• To use CUDA 10.1 and cuDNN 7.6, use export LD_LIBRARY_PATH=$LD_LIBRARY_PATH:/opt/cuda/10.1/lib64:/opt/cuda/10.1/cudnn/7.6/lib64:/cuda/10.1/extras/CUPTI/lib64

Spark is a framework for distributed computations. Natively it works in Python, Scala and Java.

Apart from embarrassingly parallel computations, Spark framework is suitable for in-memory and/or iterative computations, making it suitable even for machine learning and complex data processing. The Spark framework can run either locally using one thread, locally using multiple threads or in a distributed fashion.


You need to add the following to your .profile (or other suitable place):

export PATH="/net/projects/spark/bin:/net/projects/spark/sge:$PATH"


An interactive ipython shell can be started using

PYSPARK_DRIVER_PYTHON=ipython3 pyspark

(use pip3 install --user ipython if you do not have ipython3).

Such shell will use current cluster, starting a local cluster with as many threads as cores.

To create a distributed cluster using SGE, you can run one of the following commands:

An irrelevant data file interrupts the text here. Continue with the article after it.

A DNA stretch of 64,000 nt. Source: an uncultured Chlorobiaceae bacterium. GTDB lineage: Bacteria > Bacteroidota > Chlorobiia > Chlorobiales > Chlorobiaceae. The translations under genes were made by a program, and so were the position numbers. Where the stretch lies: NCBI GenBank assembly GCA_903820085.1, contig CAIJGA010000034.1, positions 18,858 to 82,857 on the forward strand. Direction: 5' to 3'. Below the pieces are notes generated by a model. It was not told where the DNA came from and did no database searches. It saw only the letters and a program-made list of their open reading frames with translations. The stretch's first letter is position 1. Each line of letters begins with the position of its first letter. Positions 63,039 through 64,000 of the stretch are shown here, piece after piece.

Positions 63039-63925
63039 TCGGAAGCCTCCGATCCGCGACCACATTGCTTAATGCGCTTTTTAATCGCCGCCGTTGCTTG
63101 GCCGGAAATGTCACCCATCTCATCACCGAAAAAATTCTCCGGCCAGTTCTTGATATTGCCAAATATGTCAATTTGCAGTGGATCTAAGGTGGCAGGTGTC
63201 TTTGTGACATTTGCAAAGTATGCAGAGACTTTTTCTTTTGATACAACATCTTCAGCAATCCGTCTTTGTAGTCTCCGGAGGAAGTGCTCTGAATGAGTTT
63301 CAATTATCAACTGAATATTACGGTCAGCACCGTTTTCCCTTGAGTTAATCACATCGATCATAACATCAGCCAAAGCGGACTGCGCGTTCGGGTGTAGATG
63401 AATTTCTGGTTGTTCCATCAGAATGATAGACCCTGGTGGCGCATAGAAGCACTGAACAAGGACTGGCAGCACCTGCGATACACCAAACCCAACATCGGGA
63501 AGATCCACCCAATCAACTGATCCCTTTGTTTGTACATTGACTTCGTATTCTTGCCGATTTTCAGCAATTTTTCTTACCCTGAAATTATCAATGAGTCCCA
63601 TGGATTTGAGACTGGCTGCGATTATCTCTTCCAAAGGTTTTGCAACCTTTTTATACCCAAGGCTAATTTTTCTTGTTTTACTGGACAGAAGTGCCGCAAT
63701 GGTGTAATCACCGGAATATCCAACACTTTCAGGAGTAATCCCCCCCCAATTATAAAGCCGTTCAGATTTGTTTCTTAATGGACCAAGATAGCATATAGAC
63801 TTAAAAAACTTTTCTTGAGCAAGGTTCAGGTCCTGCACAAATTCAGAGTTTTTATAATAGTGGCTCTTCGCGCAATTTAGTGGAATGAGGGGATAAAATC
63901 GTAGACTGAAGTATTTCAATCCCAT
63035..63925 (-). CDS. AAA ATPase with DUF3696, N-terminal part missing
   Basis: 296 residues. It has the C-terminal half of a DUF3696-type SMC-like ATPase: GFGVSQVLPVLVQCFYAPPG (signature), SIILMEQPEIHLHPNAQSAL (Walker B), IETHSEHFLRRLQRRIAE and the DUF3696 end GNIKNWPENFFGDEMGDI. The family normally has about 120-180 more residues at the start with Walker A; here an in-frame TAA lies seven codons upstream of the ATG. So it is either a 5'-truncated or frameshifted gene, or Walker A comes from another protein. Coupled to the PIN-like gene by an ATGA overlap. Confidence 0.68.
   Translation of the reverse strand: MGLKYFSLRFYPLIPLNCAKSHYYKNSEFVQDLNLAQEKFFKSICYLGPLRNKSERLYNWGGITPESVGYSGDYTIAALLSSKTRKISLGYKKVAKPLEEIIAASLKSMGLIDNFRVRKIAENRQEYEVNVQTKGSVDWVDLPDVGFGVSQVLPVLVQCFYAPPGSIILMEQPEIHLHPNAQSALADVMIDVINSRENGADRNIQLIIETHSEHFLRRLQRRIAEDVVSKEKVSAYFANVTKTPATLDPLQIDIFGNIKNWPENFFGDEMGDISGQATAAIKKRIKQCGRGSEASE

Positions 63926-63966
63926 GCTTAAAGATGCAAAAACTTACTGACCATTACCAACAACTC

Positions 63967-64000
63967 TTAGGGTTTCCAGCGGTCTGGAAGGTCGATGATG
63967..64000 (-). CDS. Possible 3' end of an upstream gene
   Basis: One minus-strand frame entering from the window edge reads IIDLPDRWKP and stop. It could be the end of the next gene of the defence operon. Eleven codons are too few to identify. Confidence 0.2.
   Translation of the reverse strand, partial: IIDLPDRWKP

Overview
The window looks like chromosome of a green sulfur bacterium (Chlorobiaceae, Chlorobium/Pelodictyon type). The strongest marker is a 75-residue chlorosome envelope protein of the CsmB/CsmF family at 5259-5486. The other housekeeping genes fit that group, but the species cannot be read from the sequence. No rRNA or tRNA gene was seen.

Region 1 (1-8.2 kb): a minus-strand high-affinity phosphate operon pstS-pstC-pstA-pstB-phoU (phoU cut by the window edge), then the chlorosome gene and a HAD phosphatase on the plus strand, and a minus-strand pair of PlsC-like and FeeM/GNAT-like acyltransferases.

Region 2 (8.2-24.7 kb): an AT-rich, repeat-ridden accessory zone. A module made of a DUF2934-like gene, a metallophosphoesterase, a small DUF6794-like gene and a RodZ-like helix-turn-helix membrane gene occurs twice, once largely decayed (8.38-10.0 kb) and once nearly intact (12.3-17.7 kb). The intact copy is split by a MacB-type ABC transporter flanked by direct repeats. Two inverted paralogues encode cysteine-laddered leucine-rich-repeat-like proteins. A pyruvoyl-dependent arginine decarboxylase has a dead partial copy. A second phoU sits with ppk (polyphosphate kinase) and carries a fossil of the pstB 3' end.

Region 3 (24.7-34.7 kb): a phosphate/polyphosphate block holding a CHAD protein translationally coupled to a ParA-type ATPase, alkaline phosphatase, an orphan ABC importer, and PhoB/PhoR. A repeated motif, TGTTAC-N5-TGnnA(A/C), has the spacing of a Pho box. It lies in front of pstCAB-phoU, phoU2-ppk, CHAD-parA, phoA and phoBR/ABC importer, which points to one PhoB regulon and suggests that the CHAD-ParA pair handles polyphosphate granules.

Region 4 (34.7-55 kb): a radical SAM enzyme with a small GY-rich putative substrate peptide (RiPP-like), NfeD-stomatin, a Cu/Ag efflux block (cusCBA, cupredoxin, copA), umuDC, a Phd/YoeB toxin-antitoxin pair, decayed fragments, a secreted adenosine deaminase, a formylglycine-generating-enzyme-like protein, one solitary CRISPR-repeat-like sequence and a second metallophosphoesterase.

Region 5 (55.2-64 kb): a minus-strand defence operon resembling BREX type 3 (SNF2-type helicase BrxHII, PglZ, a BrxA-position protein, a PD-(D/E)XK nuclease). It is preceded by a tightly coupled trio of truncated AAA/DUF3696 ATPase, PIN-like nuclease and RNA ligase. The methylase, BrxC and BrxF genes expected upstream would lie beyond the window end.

• spark-qrsh workers memory_per_worker: start Spark cluster and run qrsh inside it
  • spark-qsub workers memory_per_worker command [arguments...]: start Spark cluster and execute the given command inside it


Start by running spark-qrsh 50 1G. When the cluster starts, it prints a URL where it can be monitored. After the cluster starts, execute PYSPARK_DRIVER_PYTHON=ipython3 pyspark.

Then, try running the following:

(sc.textFile("/net/data/npfl118/wiki/en/wiki.txt", 3*sc.defaultParallelism)
   .flatMap(lambda line: line.split())
   .map(lambda word: (word, 1))
   .reduceByKey(lambda c1, c2: c1 + c2)
   .sortBy(lambda word_count: word_count[1], ascending=False)

Running a Script

To execute a script instead of running from an interactive shell, you need to create the SparkContext manually:

  • (available in /net/data/npfl118/examples/)
#!/usr/bin/env python
import argparse

parser = argparse.ArgumentParser()
parser.add_argument("input", type=str, help="Input file/path")
parser.add_argument("output", type=str, help="Output directory")
args = parser.parse_args()

import pyspark

sc = pyspark.SparkContext()
input = sc.textFile(args.input, 3*sc.defaultParallelism)
words = input.flatMap(lambda line: line.split())
counts = word: (word, 1)).reduceByKey(lambda c1, c2: c1 + c2)